By Brandon Butler
Worcester Business Journal Staff Writer
February 28, 2010
Recent news that Marlborough-based Evergreen Solar would close its Devens manufacturing plant and lay off 800 workers sparked a new debate about state economic development incentives and how they are recollected, or clawed back, if companies don’t live up to their end of the bargain.
Some say more stringent clawback provisions are necessary, including more frequent auditing of not only the businesses receiving the money, but also the organizations doling out the deals.
Others say an entirely new strategy is needed that would focus on making investments in infrastructure and utility systems rather than picking and choosing specific companies to receive the money.
Defenders of these deals say they are important economic development incentives that are needed in a globally competitive environment to help the state’s top industries and companies prosper.
Either way, state officials have made it clear they intend to go after companies where applicable. The only question is how much of the money they will actually be able to get back.
Money To Lend
Evergreen Solar received more than $40 million in tax incentives, grants and lease agreement deals when the company opened its Devens manufacturing plant, according to Kimberly Haberlin, a spokesperson for the state Executive Office of Housing and Economic Development,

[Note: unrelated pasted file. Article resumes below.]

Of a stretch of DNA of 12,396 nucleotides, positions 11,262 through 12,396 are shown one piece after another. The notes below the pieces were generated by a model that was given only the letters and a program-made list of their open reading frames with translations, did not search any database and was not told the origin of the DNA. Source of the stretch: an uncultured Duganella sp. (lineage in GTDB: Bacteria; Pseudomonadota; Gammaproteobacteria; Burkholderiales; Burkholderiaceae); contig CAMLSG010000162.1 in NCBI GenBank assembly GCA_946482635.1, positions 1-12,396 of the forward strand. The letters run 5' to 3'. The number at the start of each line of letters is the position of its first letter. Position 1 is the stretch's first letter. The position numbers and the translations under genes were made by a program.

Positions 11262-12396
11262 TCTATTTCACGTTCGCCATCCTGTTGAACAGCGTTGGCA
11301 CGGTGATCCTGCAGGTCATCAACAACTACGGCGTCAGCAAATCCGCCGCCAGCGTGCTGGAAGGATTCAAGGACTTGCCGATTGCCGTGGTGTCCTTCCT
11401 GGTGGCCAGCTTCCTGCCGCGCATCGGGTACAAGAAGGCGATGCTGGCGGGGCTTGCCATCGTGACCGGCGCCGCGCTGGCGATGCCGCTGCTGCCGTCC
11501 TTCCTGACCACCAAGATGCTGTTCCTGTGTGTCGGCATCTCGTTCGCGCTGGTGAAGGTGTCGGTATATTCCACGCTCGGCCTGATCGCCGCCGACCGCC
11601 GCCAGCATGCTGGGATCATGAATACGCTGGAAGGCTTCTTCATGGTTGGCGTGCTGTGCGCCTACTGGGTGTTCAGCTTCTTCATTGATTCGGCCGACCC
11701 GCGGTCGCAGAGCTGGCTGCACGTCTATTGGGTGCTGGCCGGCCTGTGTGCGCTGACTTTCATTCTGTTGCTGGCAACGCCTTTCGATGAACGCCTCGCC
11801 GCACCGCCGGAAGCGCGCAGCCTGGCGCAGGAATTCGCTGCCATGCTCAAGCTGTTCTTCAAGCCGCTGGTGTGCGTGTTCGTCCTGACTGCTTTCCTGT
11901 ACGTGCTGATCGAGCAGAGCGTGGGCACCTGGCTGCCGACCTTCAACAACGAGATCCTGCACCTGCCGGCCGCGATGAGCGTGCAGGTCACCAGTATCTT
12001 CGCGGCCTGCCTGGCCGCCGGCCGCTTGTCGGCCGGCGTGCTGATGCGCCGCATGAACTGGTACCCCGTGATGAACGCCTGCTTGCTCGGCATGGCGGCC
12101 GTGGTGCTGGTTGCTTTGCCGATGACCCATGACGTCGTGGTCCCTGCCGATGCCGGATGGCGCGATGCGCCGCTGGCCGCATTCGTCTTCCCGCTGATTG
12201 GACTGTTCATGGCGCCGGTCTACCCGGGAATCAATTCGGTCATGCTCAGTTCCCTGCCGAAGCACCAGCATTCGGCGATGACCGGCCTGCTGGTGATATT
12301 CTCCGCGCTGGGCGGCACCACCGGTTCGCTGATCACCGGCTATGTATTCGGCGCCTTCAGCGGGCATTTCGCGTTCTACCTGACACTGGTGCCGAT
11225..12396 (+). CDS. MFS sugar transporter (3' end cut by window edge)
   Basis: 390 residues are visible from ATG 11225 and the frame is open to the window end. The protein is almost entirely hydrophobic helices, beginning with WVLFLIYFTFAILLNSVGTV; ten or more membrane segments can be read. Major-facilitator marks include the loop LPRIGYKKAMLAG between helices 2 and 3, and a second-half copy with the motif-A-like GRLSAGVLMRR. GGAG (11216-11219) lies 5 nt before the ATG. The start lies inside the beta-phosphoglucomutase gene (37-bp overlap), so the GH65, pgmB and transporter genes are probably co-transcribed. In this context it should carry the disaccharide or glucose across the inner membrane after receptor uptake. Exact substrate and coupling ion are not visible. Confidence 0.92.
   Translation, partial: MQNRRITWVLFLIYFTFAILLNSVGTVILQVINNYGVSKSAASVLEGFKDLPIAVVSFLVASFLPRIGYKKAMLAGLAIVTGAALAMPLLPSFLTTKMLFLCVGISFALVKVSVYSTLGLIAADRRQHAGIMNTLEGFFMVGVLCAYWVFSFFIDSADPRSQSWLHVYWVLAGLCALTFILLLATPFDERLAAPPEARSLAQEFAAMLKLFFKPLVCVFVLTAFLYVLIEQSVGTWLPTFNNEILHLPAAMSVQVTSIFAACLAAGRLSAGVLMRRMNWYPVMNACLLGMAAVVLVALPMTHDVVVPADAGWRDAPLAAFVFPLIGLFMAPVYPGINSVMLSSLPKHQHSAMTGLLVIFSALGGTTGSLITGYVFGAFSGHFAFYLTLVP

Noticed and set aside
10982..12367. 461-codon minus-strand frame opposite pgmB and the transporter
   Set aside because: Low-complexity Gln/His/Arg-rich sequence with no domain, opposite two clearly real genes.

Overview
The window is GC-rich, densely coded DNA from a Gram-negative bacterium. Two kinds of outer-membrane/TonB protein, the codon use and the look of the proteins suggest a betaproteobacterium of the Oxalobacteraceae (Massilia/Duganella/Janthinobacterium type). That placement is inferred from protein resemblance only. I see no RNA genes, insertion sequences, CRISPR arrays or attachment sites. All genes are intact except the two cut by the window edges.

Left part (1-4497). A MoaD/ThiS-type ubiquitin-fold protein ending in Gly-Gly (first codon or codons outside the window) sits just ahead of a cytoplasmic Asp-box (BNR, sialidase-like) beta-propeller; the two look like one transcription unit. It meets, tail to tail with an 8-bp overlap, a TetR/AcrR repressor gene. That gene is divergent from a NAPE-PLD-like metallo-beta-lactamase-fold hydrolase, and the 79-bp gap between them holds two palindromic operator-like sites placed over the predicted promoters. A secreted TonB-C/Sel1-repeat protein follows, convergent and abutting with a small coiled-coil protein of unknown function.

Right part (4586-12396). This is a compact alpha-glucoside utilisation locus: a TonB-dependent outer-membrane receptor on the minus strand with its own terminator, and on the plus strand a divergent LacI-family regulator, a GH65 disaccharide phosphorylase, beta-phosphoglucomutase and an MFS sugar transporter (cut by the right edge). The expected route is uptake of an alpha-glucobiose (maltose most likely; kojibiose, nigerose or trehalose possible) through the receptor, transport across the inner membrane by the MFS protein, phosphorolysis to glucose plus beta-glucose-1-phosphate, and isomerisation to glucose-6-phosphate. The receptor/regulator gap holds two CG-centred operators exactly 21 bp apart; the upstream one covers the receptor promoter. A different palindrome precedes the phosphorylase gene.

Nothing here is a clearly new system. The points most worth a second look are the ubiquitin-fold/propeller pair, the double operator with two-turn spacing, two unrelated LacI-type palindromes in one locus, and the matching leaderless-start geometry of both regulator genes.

For example, the company received more than $20 million in direct grants: $10 million from MassDevelopment, and another $10 million from the Massachusetts Clean Energy Center, which, at the time was under the direction of MassDevelopment. Evergreen received another $570,000 workforce training grant from the state’s Executive Office of Labor and Workforce Development.
The state is “actively pursuing” the recovery of as much of the taxpayer funds invested in Evergreen Solar as possible, according Haberlin.
In addition to the grants, Evergreen Solar also received more than $10 million in tax and lease incentives, including a deal from MassDevelopment in which the company leased land valued at $2.76 million a year for only $1.
In addition to the incentives given specifically for the company, the state also made more than $13-million worth of infrastructure improvements in Devens before Evergreen Solar opened the plant there.
Some state legislators are regretting the incentives, including state Rep. Harold Naughton, D-Clinton.
“What Evergreen did to us was a body blow,” he said.
Naughton said a lot of questions linger after the Evergreen Solar debacle. At a recent legislative breakfast organized by the Corridor Nine Area Chamber of Commerce, Naughton called for stronger clawback provisions for all state agencies that hand out money and said perhaps the state should be investing in general infrastructure projects as opposed to specific companies.
State Sen. Karen Spilka, D-Ashland, and the chair of joint committee on economic development, said she’s had discussions with the Massachusetts auditor about investigating all state incentives programs and said she may file legislation soon to that effect.
Tools Of Development